Kenneth Branagh’s would-be bold reimagining of King Lear is a real disappointment at the Wyndham’s Theatre
“Men must endure”
If you already have an idea in your head of how Kenneth Branagh would perform his Lear, then it will come as little surprise to you that you are exactly right. Directing himself in the title role, his King Lear is old-fashioned to a tee (or classic if you’re feeling more generously inclined) – precise verse-speaking, bare chest-pounding, hammy howling perfectly modulated to reach the back of the Wyndham’s Theatre where he’s set up shop for 50 performances.
Where the surprise comes is in the production that he has surrounded himself with. Ruthlessly pruning the text down to two hours straight through with no interval potentially nods to contemporary West End audiences looking for something more cinematic in nature. But having the majority of his cast being recent graduates leaves them horribly stranded, too often this feels like a drama school production in which the drama teacher has cast himself in the main part.
The aesthetics don’t help. The choice to set the play in the tribal environs of an ancient England could have worked but the fur-heavy costumes and clunky sticks recall nothing so much as old-school Doctor Who (and not in a good way) and whilst the standing stones of Jon Bausor’s design possess innate atmosphere, the choice to have projected faces appear on them is cringingly bad, confusing the visual language of the production and feeling like a real misjudgement.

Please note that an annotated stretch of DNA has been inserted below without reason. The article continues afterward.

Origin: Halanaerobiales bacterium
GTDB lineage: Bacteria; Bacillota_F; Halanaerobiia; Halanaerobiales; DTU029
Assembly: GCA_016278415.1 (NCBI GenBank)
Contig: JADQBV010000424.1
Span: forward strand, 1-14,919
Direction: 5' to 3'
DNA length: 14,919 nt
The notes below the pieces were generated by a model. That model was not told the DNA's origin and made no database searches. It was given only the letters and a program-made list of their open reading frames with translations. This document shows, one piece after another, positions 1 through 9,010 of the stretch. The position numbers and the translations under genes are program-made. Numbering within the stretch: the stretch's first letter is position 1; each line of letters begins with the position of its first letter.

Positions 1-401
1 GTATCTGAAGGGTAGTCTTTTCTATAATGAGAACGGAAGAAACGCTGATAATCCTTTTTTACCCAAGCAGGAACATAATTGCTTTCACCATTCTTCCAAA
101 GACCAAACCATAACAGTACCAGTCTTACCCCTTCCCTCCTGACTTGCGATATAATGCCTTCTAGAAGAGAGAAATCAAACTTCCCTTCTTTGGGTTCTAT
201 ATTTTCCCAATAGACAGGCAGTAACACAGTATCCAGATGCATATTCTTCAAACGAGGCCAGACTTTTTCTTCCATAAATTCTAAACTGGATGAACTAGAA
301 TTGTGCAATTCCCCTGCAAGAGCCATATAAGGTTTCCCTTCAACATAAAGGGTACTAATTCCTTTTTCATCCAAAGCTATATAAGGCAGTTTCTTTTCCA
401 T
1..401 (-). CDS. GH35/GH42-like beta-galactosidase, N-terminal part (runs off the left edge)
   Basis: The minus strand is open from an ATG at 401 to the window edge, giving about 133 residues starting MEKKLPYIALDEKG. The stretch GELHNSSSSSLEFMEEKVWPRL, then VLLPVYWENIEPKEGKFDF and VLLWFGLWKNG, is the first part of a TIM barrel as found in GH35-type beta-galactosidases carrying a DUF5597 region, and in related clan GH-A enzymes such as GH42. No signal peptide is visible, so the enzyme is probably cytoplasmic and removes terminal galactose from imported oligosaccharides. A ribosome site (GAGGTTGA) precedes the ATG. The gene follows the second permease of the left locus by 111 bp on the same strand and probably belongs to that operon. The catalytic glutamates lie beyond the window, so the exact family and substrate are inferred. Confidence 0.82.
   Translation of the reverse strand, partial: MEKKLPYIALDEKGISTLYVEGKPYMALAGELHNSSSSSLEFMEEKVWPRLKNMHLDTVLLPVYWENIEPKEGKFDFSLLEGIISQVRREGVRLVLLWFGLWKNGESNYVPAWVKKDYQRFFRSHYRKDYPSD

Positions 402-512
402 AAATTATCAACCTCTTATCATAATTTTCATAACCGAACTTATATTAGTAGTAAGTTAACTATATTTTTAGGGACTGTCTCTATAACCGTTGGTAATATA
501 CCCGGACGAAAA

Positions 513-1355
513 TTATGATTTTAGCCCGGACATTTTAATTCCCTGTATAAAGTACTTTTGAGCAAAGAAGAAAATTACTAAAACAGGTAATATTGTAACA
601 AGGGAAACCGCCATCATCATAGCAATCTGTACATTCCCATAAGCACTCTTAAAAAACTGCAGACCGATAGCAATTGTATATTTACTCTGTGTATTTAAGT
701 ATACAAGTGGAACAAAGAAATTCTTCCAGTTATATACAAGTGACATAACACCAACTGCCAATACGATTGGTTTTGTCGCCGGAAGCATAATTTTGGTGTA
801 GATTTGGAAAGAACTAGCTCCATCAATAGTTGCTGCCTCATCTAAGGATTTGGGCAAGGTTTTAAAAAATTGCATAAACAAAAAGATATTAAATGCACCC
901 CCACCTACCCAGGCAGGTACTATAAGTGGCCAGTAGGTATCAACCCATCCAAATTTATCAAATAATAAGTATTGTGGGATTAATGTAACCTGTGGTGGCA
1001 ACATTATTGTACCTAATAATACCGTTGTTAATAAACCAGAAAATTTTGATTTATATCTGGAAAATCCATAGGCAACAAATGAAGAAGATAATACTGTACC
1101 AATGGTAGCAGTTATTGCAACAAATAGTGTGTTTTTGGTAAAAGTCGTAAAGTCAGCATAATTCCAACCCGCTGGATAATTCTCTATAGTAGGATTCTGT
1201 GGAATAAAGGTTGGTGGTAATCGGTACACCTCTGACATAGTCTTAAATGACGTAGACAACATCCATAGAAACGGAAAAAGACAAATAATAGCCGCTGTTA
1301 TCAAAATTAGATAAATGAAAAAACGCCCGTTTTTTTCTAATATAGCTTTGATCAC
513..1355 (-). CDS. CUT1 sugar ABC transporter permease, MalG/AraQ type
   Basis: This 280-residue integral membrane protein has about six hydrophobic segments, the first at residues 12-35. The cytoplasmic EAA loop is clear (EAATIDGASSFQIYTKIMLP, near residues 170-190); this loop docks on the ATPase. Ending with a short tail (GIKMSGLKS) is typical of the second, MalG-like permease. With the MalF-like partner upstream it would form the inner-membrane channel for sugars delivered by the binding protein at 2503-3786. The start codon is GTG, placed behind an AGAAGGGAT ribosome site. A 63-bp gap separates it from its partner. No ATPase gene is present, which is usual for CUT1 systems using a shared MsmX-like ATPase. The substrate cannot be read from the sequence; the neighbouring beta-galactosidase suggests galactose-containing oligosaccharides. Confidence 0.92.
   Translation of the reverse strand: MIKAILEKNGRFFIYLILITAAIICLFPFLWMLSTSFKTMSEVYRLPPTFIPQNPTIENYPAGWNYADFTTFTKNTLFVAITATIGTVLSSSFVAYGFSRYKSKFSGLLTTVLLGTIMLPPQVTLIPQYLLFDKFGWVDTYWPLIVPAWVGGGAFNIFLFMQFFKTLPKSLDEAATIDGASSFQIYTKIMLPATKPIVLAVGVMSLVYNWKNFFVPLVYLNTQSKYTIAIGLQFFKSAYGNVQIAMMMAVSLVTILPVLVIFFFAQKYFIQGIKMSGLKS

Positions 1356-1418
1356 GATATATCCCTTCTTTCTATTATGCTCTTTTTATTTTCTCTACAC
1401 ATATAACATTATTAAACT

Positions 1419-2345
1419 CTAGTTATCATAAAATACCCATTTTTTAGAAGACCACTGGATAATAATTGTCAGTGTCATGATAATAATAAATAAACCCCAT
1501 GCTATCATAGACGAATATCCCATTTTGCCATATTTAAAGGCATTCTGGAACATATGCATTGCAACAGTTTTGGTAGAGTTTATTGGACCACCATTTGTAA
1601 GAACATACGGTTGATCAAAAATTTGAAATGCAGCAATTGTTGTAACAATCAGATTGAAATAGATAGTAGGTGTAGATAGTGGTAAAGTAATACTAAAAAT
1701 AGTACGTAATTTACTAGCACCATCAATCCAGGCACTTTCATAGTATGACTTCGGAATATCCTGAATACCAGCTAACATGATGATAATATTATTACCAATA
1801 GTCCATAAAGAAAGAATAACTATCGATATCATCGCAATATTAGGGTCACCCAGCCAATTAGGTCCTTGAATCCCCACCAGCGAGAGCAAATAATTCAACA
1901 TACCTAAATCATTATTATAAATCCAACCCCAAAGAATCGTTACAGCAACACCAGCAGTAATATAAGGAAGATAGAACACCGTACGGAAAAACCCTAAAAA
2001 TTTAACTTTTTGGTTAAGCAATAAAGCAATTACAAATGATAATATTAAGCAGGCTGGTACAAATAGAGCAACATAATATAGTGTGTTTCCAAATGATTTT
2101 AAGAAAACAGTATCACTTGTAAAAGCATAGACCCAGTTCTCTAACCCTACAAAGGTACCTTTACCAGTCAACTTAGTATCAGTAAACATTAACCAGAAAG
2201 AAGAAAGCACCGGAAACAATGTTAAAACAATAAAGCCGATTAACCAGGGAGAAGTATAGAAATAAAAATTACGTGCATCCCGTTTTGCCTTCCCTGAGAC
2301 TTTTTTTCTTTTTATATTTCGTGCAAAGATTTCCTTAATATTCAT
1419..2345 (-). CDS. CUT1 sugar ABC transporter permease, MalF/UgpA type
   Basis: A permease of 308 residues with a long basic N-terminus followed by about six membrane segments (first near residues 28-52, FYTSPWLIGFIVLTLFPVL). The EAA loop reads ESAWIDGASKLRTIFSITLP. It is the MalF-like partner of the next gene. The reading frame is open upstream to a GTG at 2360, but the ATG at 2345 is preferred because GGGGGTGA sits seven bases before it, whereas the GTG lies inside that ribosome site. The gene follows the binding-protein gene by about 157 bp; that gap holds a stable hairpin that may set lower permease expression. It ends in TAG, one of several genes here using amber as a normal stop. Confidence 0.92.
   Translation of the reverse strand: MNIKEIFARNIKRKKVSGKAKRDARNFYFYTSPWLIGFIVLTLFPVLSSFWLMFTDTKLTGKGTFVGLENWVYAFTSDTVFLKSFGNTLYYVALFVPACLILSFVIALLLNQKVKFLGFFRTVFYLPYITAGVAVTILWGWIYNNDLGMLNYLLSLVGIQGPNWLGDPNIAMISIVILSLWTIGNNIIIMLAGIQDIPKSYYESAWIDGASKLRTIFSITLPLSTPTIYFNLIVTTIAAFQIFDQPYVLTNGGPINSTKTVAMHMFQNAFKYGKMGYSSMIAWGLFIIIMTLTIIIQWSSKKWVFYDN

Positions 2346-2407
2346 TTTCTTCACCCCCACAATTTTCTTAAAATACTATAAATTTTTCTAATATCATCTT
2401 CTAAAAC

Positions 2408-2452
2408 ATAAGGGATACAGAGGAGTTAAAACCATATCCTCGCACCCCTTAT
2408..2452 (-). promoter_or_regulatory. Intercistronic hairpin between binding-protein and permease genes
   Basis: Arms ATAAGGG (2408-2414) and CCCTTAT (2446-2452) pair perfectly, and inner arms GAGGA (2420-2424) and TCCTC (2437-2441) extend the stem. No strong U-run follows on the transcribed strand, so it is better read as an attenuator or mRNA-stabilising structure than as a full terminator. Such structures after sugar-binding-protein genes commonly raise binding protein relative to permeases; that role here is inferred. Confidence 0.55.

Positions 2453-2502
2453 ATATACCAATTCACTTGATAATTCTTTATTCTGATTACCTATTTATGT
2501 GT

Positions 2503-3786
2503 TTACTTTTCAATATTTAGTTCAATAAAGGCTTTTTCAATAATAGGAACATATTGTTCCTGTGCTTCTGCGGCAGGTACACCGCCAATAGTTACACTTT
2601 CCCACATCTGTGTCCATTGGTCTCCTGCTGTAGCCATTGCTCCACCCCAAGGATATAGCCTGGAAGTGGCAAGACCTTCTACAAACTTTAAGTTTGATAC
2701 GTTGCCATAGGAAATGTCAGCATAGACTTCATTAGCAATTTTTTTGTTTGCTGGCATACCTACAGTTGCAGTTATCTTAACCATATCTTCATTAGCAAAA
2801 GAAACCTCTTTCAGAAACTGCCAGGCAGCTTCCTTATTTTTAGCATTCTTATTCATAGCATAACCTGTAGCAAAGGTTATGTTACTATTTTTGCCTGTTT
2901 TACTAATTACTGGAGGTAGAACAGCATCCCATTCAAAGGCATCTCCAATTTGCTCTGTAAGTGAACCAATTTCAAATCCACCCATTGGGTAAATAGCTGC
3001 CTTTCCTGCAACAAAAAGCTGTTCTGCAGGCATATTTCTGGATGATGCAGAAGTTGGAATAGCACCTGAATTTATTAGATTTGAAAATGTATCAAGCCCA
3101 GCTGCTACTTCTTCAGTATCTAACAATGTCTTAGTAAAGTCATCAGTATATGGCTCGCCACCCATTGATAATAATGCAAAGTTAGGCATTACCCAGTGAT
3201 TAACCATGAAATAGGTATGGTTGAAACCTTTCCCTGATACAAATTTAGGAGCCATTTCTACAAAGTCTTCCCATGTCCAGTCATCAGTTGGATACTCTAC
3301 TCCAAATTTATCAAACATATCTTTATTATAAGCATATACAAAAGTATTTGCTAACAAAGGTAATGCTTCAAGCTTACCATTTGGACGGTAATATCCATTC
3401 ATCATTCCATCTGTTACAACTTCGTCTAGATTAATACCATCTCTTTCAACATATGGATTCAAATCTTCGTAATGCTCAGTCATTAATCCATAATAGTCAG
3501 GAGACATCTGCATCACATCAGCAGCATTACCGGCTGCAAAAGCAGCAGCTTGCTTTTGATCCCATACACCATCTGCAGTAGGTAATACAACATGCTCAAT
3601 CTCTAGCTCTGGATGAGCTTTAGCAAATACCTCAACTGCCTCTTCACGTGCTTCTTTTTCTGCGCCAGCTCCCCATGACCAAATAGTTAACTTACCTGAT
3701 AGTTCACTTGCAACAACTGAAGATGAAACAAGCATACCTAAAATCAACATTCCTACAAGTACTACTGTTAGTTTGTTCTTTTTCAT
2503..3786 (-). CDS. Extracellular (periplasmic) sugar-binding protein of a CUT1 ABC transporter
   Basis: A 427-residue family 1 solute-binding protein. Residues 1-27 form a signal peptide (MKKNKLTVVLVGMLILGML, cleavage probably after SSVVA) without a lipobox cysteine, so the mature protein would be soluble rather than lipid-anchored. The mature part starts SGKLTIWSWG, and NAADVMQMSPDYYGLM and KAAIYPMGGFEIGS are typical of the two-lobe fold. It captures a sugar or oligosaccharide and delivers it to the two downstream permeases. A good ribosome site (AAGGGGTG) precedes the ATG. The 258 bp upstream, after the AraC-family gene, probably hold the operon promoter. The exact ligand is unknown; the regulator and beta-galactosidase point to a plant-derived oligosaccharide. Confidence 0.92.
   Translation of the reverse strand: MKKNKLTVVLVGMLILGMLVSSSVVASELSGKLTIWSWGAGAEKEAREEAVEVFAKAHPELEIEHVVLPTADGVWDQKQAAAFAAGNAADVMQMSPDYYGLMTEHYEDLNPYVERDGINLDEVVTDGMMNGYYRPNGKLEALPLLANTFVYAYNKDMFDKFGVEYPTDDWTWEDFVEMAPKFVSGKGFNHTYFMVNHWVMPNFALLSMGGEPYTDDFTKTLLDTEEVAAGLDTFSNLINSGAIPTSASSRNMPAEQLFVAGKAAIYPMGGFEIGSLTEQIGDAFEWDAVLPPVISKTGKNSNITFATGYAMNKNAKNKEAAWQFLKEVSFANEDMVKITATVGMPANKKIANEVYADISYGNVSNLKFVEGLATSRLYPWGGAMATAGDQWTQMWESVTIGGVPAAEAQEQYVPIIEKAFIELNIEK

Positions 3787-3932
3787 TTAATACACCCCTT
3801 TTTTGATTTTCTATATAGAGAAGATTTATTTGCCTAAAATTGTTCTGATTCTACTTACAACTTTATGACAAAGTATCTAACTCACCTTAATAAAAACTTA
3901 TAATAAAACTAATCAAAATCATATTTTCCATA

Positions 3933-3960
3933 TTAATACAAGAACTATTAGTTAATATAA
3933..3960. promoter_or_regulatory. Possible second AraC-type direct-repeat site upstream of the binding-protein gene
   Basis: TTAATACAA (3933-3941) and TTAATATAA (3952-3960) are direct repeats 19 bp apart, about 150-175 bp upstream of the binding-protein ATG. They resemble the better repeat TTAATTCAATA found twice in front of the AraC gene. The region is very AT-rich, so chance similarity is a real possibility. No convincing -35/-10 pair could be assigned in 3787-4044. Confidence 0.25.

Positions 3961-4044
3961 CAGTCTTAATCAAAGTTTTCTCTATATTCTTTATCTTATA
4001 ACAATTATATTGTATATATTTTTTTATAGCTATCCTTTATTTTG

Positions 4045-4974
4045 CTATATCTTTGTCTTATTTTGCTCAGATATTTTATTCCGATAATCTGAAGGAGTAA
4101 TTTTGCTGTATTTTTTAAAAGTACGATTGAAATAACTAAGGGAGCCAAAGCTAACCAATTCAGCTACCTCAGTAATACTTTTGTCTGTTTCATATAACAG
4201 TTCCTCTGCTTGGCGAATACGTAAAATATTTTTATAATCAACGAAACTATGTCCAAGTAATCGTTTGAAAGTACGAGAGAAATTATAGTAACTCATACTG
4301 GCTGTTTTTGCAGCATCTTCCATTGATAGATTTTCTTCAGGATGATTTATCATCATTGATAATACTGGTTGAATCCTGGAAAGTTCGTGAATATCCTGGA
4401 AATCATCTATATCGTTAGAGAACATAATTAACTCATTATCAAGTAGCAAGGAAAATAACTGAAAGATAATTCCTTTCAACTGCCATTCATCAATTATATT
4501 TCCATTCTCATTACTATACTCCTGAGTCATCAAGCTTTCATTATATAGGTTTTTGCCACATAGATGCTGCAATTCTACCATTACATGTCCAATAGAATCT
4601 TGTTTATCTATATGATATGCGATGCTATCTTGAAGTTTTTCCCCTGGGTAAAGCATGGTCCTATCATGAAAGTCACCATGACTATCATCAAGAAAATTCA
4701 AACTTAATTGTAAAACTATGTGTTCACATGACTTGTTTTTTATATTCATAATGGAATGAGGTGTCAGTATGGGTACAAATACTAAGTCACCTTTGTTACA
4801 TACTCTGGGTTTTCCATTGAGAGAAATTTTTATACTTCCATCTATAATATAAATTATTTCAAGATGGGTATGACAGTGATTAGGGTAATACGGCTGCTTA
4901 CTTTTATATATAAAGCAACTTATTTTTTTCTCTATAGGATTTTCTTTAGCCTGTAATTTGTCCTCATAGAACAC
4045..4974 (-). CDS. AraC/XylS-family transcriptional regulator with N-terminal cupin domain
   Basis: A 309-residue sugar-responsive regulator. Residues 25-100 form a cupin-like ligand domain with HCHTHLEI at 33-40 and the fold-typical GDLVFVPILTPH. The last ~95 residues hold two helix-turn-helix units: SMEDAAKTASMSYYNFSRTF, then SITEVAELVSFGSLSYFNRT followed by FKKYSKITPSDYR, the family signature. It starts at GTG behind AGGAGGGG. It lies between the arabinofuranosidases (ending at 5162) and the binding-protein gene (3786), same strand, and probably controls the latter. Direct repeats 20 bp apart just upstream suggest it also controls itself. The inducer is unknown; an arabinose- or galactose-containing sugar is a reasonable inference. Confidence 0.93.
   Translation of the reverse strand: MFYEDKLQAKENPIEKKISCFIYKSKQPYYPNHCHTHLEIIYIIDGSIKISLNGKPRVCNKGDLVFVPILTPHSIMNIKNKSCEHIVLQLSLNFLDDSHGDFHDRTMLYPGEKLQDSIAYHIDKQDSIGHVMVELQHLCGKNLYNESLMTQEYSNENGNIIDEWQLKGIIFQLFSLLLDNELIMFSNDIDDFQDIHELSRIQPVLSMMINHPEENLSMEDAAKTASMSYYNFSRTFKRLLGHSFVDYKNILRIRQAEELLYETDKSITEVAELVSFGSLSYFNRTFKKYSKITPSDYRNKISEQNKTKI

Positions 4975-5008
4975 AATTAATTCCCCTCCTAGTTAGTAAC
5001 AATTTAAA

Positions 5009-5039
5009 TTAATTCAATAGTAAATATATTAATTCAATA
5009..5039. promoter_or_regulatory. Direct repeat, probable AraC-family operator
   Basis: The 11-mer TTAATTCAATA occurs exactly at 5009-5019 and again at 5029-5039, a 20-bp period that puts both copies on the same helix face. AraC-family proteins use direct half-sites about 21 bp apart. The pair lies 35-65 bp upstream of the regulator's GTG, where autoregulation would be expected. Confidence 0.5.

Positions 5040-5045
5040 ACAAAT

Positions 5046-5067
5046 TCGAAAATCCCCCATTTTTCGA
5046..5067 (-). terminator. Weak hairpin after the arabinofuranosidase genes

More experienced actors might have stood more of a chance in this heavily truncated version too. As it is, almost everyone has to deal with the stripping out of so much of the colour and characterisation as the production races from scene to scene, bodies noisily heaving to and fro but with little sense of purpose emerging from the work here. There’s a desperate lack of feeling from top to bottom: even Branagh himself is missing a true sense of frailty that perhaps an external director or even co-director could have brought to bear. At least it is over quickly.